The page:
Government is the system of people, laws and officials that defines and controls the country you live in. Most countries have a president, prime minister, parliament, courts and other governing bodies. Governments make and enforce rules that protect citizens. They also provide services such as education, health care and defense. Governments are often criticized for being wasteful, but they are essential to our lives.

It is hard to know how governments first developed, but they almost certainly grew out of the need for protection and to create law and order. Governments evolved as groups recognized that some members of the group deserved more power than others. This recognition is the basis of sovereignty, or the right of a nation to be free from outside interference.

The word government comes from the Latin, meaning “to rule.” There are many different types of governments. Some have monarchs, while others are republics. Still others are constitutional states or democracies. The most common form of government is a democracy, in which the people choose their leaders by voting. In the United States, all states have a two-chamber legislature, which makes state laws and fulfills other governing responsibilities. The smaller upper chamber is usually called the Senate, and the lower chamber is generally known as the House of Representatives.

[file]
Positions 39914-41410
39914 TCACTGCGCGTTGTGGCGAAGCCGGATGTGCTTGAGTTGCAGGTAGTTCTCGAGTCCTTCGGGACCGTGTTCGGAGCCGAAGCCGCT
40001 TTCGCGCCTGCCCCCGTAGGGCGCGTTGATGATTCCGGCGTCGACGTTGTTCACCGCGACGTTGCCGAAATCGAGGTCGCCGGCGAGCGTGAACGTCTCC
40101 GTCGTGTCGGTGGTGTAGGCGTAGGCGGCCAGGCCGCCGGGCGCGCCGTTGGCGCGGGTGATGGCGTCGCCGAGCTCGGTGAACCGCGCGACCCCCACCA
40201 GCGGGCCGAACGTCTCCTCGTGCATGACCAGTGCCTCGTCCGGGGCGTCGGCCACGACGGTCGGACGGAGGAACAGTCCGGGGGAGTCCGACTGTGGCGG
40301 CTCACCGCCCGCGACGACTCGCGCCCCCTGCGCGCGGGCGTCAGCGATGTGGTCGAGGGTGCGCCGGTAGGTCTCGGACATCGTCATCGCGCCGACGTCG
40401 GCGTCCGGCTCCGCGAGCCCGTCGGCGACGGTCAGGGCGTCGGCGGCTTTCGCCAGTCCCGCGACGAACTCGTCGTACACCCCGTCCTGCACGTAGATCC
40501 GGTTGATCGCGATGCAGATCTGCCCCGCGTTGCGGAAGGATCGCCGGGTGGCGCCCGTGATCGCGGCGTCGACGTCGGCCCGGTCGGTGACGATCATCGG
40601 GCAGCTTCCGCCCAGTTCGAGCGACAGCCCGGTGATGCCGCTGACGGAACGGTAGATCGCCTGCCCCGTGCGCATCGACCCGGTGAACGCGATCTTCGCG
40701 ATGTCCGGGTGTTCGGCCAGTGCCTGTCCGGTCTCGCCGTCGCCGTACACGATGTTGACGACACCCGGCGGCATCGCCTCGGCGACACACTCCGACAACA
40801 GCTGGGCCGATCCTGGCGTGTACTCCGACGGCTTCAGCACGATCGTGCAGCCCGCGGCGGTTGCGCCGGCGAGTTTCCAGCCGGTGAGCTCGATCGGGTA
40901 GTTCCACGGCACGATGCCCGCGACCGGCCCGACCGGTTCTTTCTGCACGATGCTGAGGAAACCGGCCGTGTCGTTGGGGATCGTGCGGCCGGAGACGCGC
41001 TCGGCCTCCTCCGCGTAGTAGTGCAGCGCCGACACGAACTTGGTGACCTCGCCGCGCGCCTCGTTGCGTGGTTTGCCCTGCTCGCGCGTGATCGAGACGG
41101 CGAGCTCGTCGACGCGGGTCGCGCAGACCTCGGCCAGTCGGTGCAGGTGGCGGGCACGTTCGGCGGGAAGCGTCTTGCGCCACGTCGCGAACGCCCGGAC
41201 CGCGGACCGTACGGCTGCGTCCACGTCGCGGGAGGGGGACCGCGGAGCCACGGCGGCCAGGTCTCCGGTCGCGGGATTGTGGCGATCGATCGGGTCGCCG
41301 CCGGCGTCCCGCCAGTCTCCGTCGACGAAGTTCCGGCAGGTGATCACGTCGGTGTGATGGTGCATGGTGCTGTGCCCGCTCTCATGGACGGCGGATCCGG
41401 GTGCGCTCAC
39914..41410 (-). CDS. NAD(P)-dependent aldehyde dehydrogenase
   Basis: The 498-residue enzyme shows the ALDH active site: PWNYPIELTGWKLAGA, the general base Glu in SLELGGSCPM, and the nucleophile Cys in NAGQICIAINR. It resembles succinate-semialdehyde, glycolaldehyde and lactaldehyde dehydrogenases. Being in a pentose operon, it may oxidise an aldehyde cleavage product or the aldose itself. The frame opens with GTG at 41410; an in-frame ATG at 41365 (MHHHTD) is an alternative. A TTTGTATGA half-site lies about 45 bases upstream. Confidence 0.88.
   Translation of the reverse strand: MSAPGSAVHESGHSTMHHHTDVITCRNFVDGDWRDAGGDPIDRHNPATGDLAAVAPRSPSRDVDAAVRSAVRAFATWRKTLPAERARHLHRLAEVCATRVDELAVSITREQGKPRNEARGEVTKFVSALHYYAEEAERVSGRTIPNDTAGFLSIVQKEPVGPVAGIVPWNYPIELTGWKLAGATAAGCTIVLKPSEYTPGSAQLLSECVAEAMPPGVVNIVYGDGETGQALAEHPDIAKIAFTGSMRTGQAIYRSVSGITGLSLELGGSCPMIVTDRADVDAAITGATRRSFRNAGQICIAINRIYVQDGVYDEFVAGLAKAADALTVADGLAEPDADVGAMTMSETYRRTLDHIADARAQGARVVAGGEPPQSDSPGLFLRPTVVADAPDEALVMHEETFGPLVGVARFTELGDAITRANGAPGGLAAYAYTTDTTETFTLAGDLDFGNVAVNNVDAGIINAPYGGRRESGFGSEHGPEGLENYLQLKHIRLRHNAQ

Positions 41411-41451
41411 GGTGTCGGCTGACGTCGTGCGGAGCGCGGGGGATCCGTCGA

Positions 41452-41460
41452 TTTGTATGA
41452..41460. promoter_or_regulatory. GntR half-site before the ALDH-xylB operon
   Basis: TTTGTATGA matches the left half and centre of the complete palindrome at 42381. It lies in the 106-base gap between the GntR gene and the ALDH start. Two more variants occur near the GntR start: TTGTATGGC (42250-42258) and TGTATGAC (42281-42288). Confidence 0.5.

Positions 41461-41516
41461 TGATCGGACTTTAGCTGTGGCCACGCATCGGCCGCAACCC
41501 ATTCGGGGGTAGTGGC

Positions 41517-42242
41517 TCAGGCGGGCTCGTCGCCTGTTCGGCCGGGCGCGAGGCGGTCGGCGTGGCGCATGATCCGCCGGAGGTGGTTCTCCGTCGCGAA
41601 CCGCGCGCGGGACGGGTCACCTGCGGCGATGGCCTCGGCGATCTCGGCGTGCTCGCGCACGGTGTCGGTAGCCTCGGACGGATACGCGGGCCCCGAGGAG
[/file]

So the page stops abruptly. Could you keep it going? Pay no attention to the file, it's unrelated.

In most democratic governments, the legislative and executive branches are equal in power. Bills must be passed by both houses of Congress to become law. The president may sign or veto bills that Congress passes. A vetoed bill can still become law, however, if two-thirds of both houses of Congress vote to override the president’s decision. The Supreme Court can overturn laws that the president or Congress pass if they are found unconstitutional.

Many of the services provided by governments are considered to be public goods, or things that everyone should be able to use without charge, such as fish in the sea and clean drinking water. These goods must be protected by government so that a few people do not take everything and leave others with nothing. Governments also protect private goods that must be defended by government, such as national security and education.

Because it is impossible to ensure that politicians are angels who will never try to grab more power than they should, the best way to keep them in check is to separate their powers into different departments or branches. This system is called the system of checks and balances. Each branch is designed to control the other branches so that one cannot become too powerful. The president, for example, can veto laws that Congress passes and choose which judges to appoint, but Congress can remove the president from office if it determines that he or she has done something illegal. This is the basic structure of most modern governments. Each branch has its own responsibilities, but they all work together to make the world a safer and more prosperous place.